Now that all the boards are finished it’s time to pretty up the backyard a bit, starting with adding a little bit of greenery.
When I first cleared out the gardens (way before construction of the frame for the deck) I kept all the plants I removed and put them in pots. This turned out to be a great idea as I had a lot of plants available to green up the place without having to buy any! Besides, the ones that survived in pots for a long time turned out to be the most hardy.
One of the plants that I had a lot of was clivias. They are a fairly small plant with large green leaves and pretty orange flowers. They also have berry looking seeds that add to the colour and appearance. You can find out more about them at: http://en.wikipedia.org/wiki/Clivia
Before planting them I had to get the garden bed ready. As you may have noticed from my previous post, I had a half buried coppers log (treated pine log) to form the border of the pavers. I wanted to freshen this up a little so I removed the log and cast it aside here’s a picture of what it looks like (and where it ended up is a secret…)
Anyway, with that gone I decided to put a spare length of decking board as the border to hold the pavers and to hold the dirt back. You’ll see it in future photos, but here’s a close up of how it worked out. I also had a lot of containers holding dirt and used the dirt to fill in the area a bit.
A word about keeping dirt. Worms are awesome natural ways to add fertilizer and to aerate the soil, making it a fantastic start for replanted plants. To encourage worms going through the soil, I filled old pots with dirt that had various bits of natural detritus (like leaves and roots and sticks). The worms enter through the drainage holes of the pot and move through the soil eating the debris and adding fertilizer. It’s a good idea to put a layer of leaves and sticks on top of the pots to keep the moisture in and to provide extra food for the worms.
Once the bed was bordered and topped up with soil, it was time to plant the clivias. I didn’t have much room (width-wise) and wanted to make it look as full as possible. I therefore opted for a trench-style planting. Basically I dug a trench through the middle of the garden bed and then placed the clivias in the middle of the trench.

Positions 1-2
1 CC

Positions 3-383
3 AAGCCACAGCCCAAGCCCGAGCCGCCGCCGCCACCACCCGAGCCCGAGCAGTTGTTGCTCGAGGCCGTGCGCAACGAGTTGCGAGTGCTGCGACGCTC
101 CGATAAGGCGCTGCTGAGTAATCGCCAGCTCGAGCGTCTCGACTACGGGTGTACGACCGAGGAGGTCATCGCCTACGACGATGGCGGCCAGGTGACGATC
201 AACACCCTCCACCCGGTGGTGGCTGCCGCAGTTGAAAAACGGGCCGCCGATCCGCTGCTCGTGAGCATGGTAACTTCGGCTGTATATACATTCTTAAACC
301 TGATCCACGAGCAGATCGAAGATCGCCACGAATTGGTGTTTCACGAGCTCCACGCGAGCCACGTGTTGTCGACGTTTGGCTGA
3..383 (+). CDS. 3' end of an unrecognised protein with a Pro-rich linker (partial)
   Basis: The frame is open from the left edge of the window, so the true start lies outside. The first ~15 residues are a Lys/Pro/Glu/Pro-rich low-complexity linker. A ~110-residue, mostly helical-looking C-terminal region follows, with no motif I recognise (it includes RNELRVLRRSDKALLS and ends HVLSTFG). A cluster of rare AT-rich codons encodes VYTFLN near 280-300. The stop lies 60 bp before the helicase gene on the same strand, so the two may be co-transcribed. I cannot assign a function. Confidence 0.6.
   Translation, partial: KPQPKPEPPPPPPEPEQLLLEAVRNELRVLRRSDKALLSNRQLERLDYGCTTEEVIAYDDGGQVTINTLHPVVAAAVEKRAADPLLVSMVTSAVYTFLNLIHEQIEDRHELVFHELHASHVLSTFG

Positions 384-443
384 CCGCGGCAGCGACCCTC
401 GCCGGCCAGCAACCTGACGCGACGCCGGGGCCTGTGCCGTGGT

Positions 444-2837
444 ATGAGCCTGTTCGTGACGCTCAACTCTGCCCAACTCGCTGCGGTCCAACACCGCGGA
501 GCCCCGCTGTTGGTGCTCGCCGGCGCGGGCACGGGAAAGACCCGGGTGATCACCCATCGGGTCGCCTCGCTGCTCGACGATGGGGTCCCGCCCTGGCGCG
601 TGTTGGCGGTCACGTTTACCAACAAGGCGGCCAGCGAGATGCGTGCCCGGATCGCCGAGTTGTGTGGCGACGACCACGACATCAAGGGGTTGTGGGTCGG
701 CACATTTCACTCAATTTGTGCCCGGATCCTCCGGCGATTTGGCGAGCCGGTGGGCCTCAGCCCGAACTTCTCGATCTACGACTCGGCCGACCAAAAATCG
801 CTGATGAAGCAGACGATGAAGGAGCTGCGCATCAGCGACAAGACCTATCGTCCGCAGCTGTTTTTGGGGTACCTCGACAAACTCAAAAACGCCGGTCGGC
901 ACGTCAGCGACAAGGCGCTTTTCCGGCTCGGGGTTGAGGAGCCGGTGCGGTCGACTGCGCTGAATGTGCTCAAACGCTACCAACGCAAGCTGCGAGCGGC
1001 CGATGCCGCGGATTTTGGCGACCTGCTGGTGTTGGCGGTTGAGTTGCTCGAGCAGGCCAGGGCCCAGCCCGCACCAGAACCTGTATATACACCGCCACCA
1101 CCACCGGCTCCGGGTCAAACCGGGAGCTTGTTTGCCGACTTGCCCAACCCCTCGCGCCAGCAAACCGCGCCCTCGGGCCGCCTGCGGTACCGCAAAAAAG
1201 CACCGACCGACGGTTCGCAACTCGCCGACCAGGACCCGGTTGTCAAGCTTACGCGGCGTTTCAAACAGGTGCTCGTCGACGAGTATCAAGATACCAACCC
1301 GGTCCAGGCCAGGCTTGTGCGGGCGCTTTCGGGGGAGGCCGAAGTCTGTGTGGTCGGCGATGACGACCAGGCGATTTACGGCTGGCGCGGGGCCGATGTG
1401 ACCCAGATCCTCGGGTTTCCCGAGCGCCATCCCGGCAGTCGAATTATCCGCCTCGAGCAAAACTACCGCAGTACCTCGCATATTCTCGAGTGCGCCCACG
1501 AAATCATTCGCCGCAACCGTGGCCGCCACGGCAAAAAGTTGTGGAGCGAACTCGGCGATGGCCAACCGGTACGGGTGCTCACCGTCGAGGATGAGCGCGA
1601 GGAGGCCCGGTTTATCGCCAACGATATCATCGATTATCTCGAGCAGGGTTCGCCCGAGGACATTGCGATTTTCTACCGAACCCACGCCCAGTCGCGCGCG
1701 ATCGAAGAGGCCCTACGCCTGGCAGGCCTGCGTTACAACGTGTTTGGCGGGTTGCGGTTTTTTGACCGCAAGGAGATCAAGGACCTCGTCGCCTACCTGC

To explain the best way to plant clivias, I’ll go through step by step how to remove them from the pots. The best thing about clivias is that if you put one in a pot, it will grow other shoots which then grow into mature plants in the same pot. I ended up having sometimes 5 or 6 clivias in the one pot! So because I had left these in pots for some time, they looked pretty haggard due to leaves and sticks falling from them out of a nearby tree as well as weeds taking root in the pot.
The first step was to remove all of the unwanted stuff in the pot to clean it up a bit. The leaves and weeds can be kept aside and either used in compost or use it to make a nice leaf litter for a mulch.
Much better! Now the next step is to remove it from the pot. For this step you can’t be gentle, you’ve just got to shake the pot until the whole thing falls out. Ideally, shake it in a horizontal way so the plant comes out without damaging the leaves too much. If it’s hard to come out, tap the bottom of the pot to loosen it away from the pot.
You can see that the plants were becoming quite root bound – that is filling the pot with roots instead of dirt. The best thing you can do to prepare for replanting it to remove a lot of the roots. They will grow back quickly, though so don’t worry too much. My theory is that plants distribute energy in growth equally to their leaves and roots. If the roots are damaged or if there isn’t enough water, the plant concentrates on the roots more than the leaves. When you replant, you want the clivia to concentrate on building new roots to become more solid in the ground. Therefore, if you get rid of some of the roots, the plant will put all it’s energy into making itself more solid in it’s new environment. To do this, just grab a shovel and chop at it. Keep the excess roots and dirt and put them in a pot to let the worms do their magic. They love clivia roots, by the way.
Although this looks butchered, the root ball size here is more than enough to start the planting. I guess the root ball itself is about the size of your fist. If there are multiple plants in the one pot, just get the blade of the shovel in there and separate them at the roots. Then cut each one back to a similar sized root ball and plant them as individual plants. You can then put them straight into the trench we dug earlier and then cover them with dirt.
Just continue doing this until the trench if filled. As I said earlier, I planted them quite close together to give it a bushy look. If you plant them further apart, they will grow over time to fill up the bed. Don’t forget that once you have put them all in to give them a really good water and then stand back and admire your handy work. You can sprinkle some slow release fertilizer through the bed if you wish (like Osmocote) but in my case, the worms helped me with that for free!
All that’s left now is to clean up and move onto the next section of the garden (to the left in this picture), but that’s another blog post. 🙂